Orson Welles' masterwork (#1 in the American Film Institute's list of Best American Movies) dazzles anew in a superb 70th-anniversary digital transfer. It’s grand entertainment, sharply acted (starting many of Welles' Mercury Players on the road to thriving film careers) and directed with inspired visual flair. Chronicling the stormy life of an influential publishing tycoon, this Best Original Screenplay Academy Award winner (1941) is rooted in themes of power, corruption, vanity – the American Dream lost in the mystery of a dying man’s last word: “Rosebud.”
Casablanca: easy to enter, but much harder to leave, especially if you're wanted by the Nazis. Such a man is Resistance leader Victor Laszlo (Paul Henreid), whose only hope is Rick Blaine (Humphrey Bogart), a cynical American who sticks his neck out for no one, especially Victor's wife Ilsa (Ingrid Bergman), the ex-lover who broke his heart. Ilsa offers herself in exchange for Laszlo's transport out of the country and bitter Rick must decide what counts more - personal happiness or countless lives hanging in the balance.
Producer David O. Selznick’s acclaimed screen adaptation of Margaret Mitchell’s best-selling novel tells of the romance between the tempestuous Scarlett O’Hara (Vivien Leigh) and the dashing Rhett Butler (Clark Gable), against the tragic backdrop of the Civil War. This legendary classic earned 10 Academy Awards, including Best Picture, Best Actress, (Leigh) Best Director (Victor Fleming), and Best Supporting Actress to Hattie McDaniel, the first Oscar ever awarded to an African American performer. One of the highest-grossing films of all time (when adjusted for inflation), it is also very much a product of its time, and unfortunately reflects depictions of characters and themes which are offensive and problematic when viewed by contemporary audiences. The film is presented here as originally released in 1939, because to do otherwise would be the equivalent of stating the prejudices and attitudes never existed.
"There's no place like home..." Entirely remastered, the colorful characters and unforgettable songs of Oz come alive as never before. This magical cinematic event finds Kansas farm girl Judy Garland ("A Star is Born", "Meet Me in St. Louis") caught in a tornado and magically transported to the Land of Oz. Needing help to return home, she is told to follow the Yellow Brick Road and find the powerful Wizard (Frank Morgan). On her perilous journey, she is befriended by the Scarecrow (Ray Bolger), the Tin Man (Jack Haley), and the Cowardly Lion (Bert Lahr) who help her battle the Wicked Witch of the West (Margaret Hamilton) and her flying monkeys. Based on the classic book by Frank L. Baum"The Wizard of Oz" is a dazzling motion picture achievement, featuring unforgettable songs (including Oscar-winner "Over the Rainbow"), scenery, and costumes. The film had 5 Academy Award nominations, and Garland was awarded a special Oscar for her outstanding performance.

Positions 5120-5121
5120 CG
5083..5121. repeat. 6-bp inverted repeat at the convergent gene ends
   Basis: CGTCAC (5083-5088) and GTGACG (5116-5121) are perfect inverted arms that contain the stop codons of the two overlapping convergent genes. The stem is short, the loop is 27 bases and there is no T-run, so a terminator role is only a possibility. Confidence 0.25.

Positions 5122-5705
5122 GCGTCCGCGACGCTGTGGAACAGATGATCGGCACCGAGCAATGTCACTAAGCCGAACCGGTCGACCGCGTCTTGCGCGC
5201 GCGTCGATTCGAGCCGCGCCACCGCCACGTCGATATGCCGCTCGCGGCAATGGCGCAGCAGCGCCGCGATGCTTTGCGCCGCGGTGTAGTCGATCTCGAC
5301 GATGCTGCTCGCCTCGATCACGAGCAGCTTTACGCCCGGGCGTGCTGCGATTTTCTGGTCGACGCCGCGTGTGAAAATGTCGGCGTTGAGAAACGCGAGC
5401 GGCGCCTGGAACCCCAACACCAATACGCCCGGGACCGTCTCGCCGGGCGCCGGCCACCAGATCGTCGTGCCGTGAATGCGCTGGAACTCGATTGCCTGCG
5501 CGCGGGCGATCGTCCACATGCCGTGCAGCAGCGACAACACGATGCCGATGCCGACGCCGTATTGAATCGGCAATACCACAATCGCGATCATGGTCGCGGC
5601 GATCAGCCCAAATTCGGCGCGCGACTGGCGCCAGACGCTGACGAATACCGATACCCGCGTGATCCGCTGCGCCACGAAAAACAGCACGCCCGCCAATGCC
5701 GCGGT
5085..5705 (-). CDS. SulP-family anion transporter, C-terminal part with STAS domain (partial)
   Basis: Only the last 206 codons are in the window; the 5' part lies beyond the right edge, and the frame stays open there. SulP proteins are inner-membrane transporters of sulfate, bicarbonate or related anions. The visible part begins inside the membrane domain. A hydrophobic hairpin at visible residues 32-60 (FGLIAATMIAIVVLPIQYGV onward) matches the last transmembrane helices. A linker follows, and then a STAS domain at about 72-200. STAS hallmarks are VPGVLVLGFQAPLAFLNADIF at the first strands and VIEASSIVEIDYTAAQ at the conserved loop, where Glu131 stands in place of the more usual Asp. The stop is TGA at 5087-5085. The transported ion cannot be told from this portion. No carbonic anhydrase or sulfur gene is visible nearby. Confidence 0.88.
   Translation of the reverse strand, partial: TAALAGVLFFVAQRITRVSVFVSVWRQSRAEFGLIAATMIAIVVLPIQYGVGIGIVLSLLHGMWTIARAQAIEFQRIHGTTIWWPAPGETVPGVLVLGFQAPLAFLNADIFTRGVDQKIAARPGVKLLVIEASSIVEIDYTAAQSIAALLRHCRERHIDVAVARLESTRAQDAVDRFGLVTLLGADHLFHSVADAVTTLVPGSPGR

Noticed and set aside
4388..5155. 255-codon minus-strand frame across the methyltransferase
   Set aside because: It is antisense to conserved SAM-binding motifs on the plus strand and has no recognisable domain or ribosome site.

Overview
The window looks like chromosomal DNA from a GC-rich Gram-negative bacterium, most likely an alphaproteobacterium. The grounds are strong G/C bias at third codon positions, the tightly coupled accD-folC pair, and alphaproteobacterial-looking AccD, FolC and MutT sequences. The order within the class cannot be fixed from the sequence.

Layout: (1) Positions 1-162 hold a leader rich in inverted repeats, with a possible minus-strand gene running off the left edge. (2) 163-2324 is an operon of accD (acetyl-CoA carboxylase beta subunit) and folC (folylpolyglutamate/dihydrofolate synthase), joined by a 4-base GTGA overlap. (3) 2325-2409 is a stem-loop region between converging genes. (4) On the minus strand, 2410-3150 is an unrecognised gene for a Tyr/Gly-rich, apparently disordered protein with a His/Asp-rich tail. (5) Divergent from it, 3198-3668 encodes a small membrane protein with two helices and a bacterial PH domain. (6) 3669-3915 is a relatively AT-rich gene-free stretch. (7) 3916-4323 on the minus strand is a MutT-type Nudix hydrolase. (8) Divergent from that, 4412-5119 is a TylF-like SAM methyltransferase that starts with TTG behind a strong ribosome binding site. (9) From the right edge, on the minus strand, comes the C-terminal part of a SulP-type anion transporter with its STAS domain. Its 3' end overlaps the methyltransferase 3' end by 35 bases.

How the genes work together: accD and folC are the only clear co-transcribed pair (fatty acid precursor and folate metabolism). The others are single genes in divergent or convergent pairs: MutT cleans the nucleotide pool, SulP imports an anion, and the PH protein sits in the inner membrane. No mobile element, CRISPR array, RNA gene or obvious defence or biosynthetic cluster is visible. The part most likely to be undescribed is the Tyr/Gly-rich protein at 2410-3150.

Gene Kelly, Debbie Reynolds and Donald O'Connor star in one of the greatest musicals ever filmed. Musician Don Lockwood (Kelly) rises to stardom during Hollywood's silent-movie era--paired with the beautiful, jealous and dumb Lina Lamont (Jean Hagen). When Lockwood becomes attracted to young studio singer Kathy Selden (Reynolds), Lamont has her fired. But with the introduction of talking pictures, audiences laugh when they hear Lockwood speak for the first time--and the studio uses Selden to dub her voice. Set during the advent of "talkies," this film's classic song-and-dance numbers celebrate the beginning of movie musicals.